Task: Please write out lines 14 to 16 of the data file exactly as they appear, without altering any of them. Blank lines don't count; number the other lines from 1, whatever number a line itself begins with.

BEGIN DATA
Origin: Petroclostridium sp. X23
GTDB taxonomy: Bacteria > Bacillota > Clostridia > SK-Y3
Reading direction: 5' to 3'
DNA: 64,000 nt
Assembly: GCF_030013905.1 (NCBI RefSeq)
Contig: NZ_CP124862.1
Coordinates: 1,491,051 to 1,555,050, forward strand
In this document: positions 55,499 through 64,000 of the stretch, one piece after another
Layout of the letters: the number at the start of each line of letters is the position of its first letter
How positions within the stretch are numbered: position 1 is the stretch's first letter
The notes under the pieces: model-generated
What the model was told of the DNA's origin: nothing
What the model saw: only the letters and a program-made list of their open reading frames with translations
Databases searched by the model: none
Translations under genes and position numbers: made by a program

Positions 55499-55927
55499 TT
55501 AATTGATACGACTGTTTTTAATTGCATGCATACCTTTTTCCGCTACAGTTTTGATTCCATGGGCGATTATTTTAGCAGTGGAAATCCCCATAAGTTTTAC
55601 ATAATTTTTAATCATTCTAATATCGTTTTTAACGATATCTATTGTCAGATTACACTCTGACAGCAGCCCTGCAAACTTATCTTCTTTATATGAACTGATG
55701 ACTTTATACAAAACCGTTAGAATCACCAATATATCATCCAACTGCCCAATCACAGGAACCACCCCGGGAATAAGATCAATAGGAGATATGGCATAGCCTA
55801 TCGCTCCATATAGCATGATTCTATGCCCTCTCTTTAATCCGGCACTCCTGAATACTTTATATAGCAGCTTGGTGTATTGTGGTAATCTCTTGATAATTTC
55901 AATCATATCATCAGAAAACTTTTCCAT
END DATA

Databases searched by the model: none
Translations under genes and position numbers: made by a program

Positions 55499-55927